Hans Ulrich Obrist’s book, Ways of Curating, is a marvel for many reasons. He is so widely read and so deeply intertwined with artists and curators through his decades long interviewing activities that he is able to make amazing connections between the history of curation and the current trends. There are many lessons and overlap with qualitative research.
Below is a curated collection of quotations drawn from my highlights in the Obrist text. Taken from various parts of the text, they began to form a new narrative about the bringing together of the arts and science, which was one, but certainly not the whole of Obrist’s discussions.
As he has done in many sphere’s, Obrist suggests ways of creating connections, making sparks fly through juxtapositions, miming, and reorganization. My question to the world of qualitative research is: How might we change the way we bring things together—people, ideas, conferences—to “allow different elements to touch”? What would happen if we did?
Page 1 · Location 33
There is a fundamental similarity to the act of curating, which at its most basic is simply about connecting cultures, bringing their elements into proximity with each other –the task of curating is to make junctions, to allow different elements to touch. You might describe it as the attempted pollination of culture, or a form of map-making that opens new routes through a city, a people or a world.
Page 20 · Location 264
Zones of contact was my working phrase for what Boltanski, Lavier and I were trying to create. I took it from the anthropologist James Clifford, who had written about a new model for ethnographic museums, in which the peoples whose culture was being ‘represented’ by the museum proposed their own alternate forms of exhibiting and collecting. They were taking it upon themselves to recollect their own story and create their history from the inside. This changed the whole historical narrative of the ethnographic museum, which has mostly been a place for one culture to tell the story of another.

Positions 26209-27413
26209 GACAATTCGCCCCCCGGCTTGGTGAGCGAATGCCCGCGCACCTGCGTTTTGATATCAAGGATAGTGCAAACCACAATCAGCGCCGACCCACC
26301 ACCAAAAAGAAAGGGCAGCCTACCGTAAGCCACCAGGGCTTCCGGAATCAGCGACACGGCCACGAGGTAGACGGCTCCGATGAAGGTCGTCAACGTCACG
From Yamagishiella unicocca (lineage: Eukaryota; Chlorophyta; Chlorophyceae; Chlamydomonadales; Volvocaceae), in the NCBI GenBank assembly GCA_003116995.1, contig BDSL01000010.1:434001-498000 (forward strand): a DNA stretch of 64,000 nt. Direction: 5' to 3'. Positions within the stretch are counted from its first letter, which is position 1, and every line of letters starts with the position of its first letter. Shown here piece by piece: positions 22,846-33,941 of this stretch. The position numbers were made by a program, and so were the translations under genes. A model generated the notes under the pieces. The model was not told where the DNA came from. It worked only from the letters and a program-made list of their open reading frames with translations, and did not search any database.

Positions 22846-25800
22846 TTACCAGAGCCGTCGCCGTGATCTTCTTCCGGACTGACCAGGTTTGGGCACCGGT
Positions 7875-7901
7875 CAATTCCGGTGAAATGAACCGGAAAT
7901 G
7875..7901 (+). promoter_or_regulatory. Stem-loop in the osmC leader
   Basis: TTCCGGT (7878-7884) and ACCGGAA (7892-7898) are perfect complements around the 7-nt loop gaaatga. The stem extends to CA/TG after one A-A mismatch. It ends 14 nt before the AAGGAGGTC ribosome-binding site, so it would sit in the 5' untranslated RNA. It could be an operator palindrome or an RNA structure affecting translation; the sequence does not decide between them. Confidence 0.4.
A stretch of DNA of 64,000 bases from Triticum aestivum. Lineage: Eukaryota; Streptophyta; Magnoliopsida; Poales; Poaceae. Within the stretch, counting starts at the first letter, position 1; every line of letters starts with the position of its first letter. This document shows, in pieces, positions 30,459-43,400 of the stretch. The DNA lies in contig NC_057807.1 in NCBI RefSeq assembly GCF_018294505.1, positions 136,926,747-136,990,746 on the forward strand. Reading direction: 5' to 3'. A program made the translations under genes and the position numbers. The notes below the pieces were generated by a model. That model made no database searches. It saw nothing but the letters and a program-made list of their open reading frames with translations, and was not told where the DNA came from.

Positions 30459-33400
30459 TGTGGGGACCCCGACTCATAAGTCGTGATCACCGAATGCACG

Page 23 · Location 305
The current vogue for the idea of curating stems from a feature of modern life that is impossible to ignore: the proliferation and reproduction of ideas, raw data, processed information, images, disciplinary knowledge and material products that we are witnessing today.
Highlight(orange) - Page 39 · Location 526
Though the aim of amassing evidence may sound like a rather scientific way to think about collecting, it is necessary to remember that the hard distinction between science and art which marks more recent centuries was not evident as late as the sixteenth century. The separation of art and the humanities on the one hand, and science on the other, is a fundamental feature of modern life, but it also constitutes a loss.
Highlight(orange) - Page 40 · Location 534
To study the Renaissance is to gain a model for reconnecting art and science, sundered by history.
Highlight(yellow) - Page 152 · Location 1921
Having suddenly been introduced to such an interdisciplinary mixture of people was like a revelation to me. So I thought more about how to connect the arts and the sciences within my own curatorial work.
Highlight(yellow) - Page 153 · Location 1932
So I thought it would be interesting to apply the idea of changing the rules of the game for a discursive event like a conference, similar to what I had done in exhibitions. A mischievous idea occurred to me. What if one had all the accoutrements of a conference: the schedule, hotel accommodation, participants with their badges, but dispensed with the ‘official’ elements of panels,
Highlight(yellow) - Page 153 · Location 1937
The idea was to create a contact zone where something could happen but nothing had to happen. And so the ‘conference’ we organized at the research centre, ‘Art and Brain’, had all the constituents of a colloquium except the colloquium. There were coffee breaks, a bus trip, meals, tours of the facilities, but no colloquium.
Highlight(yellow) - Page 154 · Location 1943
the role of the curator is to create free space, not occupy existing space. In my practice, the curator has to bridge gaps and build bridges between artists, the public, institutions and other types of communities. The crux of this work is to build temporary communities, by connecting different people and practices, and creating the conditions for triggering sparks between them.